Correction Commissioner Joseph Ponte said today he was “open” to the idea of closing down Rikers Island—something Mayor Bill de Blasio has repeatedly said would be extremely difficult and costly.
The idea of shutting down the city’s jail complex—where most of the inmates are awaiting trial—has been kicked around for years, and was recently given renewed attention when Council Speaker Melissa Mark-Viverito announced a commission to study whether the city could house inmates in jails closer to home instead.
“I think it’s a concept that’s worth talking about, worth exploring, and we would be happy to engage in that,” Mr. Ponte told the City Council today, while testifying on the department’s budget, according to the Daily News. He later added: “I am open to it.”
Mr. de Blasio, meanwhile, has taken pains to imply the idea is unfeasible at least in the short-term—calling it “very difficult” and saying it will “cost billions”—without explicitly saying he does not support the concept. The suggestion has met with favor with plenty of people, including Mr. de Blasio’s own wife, Chirlane McCray, who called it a “great idea.”
But just as Mr. de Blasio said there was no daylight between his feelings on Rikers Island and those of Ms. McCray’s, he said today he and Mr. Ponte, too, were on the same page about the city’s jails.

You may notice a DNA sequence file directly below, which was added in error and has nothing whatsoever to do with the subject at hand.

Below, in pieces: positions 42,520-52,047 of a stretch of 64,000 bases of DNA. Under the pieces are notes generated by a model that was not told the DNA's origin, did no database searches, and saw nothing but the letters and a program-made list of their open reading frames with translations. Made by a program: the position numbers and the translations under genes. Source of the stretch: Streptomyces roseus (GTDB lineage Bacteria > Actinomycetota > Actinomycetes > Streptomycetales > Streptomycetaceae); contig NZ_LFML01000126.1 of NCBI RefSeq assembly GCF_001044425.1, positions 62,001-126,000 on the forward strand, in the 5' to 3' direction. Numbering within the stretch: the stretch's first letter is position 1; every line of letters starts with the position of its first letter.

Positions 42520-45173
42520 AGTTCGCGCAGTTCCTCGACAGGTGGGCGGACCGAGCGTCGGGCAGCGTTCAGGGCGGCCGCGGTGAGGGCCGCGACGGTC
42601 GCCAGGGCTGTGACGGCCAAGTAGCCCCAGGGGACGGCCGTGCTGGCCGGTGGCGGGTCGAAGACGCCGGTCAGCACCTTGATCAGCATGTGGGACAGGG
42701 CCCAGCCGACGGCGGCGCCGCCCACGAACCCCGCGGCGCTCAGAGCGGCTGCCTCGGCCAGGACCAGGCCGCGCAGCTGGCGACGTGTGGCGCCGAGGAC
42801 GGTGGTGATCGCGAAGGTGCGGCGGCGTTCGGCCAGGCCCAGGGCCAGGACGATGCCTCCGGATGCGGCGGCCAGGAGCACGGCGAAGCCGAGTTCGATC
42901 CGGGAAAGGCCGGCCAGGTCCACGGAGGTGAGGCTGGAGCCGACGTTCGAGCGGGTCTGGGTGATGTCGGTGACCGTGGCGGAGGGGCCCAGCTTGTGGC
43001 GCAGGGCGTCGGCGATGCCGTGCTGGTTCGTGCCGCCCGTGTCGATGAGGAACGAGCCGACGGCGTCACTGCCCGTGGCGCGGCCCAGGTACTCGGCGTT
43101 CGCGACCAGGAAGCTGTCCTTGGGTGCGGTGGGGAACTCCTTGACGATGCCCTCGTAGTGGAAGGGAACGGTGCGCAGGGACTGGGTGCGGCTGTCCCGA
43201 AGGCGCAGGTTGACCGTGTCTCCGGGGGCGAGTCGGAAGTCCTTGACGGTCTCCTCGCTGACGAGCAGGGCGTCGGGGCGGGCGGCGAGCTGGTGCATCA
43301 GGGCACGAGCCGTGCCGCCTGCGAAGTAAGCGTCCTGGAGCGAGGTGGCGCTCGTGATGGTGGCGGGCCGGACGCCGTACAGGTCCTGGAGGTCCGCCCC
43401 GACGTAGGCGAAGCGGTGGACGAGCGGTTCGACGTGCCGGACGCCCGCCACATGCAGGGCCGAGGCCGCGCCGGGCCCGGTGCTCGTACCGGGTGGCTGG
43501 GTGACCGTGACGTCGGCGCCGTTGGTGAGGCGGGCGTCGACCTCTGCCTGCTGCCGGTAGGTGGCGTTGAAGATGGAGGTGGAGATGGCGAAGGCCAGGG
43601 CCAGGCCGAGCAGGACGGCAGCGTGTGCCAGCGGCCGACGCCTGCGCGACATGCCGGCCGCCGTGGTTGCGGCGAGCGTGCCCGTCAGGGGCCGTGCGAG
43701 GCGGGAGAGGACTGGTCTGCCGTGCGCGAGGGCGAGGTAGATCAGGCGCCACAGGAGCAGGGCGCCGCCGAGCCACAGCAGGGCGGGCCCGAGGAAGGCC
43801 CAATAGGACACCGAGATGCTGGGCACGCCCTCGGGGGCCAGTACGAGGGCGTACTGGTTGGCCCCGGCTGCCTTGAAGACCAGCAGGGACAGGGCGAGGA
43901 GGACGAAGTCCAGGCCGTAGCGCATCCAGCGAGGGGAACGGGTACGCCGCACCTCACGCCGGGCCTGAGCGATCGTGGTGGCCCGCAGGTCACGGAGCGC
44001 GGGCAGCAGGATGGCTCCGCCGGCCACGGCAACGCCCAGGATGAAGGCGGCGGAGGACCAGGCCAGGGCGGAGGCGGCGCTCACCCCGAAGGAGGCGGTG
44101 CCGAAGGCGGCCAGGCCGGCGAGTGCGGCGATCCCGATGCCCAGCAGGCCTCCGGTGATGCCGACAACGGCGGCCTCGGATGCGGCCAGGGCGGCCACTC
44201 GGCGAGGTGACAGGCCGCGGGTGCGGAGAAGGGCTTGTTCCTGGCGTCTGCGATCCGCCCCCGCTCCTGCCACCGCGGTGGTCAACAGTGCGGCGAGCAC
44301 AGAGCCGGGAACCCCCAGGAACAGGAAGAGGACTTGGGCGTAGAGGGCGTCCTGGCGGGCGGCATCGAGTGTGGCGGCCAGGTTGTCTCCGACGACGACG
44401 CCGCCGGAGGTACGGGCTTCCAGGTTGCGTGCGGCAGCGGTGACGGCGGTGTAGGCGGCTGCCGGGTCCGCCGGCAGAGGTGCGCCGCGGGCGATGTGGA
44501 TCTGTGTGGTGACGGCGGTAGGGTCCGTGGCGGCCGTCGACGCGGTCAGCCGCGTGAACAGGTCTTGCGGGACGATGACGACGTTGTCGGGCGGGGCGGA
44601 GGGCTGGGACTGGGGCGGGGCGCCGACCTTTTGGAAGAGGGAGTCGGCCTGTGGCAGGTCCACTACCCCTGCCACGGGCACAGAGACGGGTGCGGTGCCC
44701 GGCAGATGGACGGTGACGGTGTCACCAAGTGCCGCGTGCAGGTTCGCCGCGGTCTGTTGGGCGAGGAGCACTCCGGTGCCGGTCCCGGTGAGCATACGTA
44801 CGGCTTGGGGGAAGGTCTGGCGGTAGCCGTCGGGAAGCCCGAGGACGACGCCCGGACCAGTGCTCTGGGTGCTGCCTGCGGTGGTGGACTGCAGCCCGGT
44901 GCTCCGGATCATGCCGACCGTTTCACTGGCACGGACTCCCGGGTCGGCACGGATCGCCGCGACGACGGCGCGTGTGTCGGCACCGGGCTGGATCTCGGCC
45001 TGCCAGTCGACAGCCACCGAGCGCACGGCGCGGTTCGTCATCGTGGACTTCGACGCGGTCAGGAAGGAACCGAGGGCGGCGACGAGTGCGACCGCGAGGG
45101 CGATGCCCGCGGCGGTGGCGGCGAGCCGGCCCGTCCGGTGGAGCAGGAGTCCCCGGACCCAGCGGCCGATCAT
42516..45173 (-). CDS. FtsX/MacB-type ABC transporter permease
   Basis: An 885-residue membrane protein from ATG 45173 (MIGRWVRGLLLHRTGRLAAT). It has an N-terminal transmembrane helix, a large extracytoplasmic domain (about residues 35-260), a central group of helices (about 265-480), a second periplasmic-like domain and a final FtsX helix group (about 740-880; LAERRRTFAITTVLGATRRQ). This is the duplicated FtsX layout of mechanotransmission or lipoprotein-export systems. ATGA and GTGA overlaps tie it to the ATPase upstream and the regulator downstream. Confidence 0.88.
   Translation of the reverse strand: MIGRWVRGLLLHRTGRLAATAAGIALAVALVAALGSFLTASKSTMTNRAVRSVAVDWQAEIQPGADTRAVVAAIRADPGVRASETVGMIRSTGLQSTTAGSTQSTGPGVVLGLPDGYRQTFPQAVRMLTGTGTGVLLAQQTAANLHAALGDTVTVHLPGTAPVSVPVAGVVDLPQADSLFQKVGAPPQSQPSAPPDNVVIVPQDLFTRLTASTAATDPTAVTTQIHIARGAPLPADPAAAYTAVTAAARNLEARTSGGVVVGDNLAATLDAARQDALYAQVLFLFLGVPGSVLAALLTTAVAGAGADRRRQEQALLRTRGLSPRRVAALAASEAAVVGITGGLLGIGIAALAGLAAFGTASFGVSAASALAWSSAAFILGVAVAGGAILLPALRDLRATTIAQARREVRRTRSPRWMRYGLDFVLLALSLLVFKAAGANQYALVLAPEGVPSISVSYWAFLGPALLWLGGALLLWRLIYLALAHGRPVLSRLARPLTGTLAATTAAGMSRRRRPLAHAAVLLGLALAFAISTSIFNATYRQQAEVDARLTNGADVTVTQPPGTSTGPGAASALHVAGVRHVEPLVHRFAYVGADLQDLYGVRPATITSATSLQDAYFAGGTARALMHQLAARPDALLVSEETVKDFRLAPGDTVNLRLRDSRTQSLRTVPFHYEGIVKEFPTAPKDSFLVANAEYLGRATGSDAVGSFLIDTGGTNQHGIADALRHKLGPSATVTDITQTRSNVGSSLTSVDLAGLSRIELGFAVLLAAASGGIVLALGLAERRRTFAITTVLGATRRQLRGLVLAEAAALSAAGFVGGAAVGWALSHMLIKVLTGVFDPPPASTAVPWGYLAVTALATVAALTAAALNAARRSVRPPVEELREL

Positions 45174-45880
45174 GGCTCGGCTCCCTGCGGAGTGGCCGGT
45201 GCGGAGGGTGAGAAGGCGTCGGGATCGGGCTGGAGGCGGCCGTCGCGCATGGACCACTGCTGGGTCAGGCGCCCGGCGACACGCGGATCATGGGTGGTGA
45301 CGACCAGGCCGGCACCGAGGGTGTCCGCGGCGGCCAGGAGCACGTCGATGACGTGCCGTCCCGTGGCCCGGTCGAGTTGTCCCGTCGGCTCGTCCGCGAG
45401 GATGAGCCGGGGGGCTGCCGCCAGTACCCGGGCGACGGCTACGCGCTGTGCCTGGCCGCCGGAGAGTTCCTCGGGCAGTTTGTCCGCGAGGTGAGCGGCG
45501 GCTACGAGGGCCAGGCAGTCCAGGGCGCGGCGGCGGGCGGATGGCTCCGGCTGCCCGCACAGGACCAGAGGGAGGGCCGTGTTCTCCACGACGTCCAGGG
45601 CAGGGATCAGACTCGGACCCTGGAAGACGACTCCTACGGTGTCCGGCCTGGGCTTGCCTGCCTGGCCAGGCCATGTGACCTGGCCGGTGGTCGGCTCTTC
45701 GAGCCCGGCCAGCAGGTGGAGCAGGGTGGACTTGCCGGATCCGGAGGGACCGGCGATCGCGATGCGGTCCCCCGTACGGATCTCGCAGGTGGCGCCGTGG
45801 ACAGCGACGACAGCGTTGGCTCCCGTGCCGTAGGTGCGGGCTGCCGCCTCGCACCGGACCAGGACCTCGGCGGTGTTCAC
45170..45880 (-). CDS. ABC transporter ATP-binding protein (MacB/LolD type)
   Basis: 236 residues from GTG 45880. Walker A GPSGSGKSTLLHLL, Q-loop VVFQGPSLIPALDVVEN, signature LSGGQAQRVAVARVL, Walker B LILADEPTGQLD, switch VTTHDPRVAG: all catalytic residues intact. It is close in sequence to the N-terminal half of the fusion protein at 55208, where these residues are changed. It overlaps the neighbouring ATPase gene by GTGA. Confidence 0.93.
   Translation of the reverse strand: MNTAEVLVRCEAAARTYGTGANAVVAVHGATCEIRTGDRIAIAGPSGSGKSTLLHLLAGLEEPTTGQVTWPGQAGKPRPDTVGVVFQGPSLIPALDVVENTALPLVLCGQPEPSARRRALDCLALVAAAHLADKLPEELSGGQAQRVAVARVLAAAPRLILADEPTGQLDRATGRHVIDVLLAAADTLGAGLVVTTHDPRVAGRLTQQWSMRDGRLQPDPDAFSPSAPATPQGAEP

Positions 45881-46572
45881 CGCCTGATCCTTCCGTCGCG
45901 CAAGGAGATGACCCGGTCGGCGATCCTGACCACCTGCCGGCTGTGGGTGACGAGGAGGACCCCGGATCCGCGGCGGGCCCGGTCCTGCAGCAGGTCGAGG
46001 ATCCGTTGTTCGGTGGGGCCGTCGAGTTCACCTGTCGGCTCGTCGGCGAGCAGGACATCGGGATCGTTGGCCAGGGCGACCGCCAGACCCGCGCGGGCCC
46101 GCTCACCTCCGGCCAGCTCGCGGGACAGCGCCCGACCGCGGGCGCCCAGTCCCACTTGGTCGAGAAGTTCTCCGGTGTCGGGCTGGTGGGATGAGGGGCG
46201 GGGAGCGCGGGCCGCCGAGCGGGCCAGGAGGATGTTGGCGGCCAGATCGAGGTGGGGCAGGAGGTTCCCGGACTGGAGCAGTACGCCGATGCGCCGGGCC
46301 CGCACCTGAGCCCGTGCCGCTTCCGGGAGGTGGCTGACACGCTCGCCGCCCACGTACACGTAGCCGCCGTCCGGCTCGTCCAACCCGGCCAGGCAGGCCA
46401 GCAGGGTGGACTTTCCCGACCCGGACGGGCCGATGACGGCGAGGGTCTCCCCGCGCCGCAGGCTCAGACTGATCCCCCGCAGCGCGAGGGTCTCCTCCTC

“I know you guys have asked a thousand versions of this question, but I’m going to try again,” Mr. de Blasio told the Observer at an unrelated press conference. “I said it’s noble idea. It is a noble idea—a noble idea that could cost five, or six, or seven billion dollars, and will require immense logistical moves to pull off, and will not address the immediate problems—which are the people in Rikers right now who need our help, and the officers in Rikers who deserve to be safe.”
Proponents of closing Rikers point to its crumbling infrastructure and troubling history of violence, how easily ignored it is in the middle of the East River, how difficult it is for family members or lawyers to visit inmates, and the cost of transporting inmates back to courthouses in the other boroughs. But Mr. de Blasio, while he praised Ms. Mark-Viverito and former Chief Judge Jonathan Lippman, said moving inmates wouldn’t address many of the “cultural issues” in the Department of Correction that are “systemic.”
“It should be examined. We may find some things we don’t know that will show us different options and different approaches,” Mr. de Blasio said. “But anyone who thinks it’s easy or fast is kidding themselves. And we’ve got to deal with the problems we have right now right now.”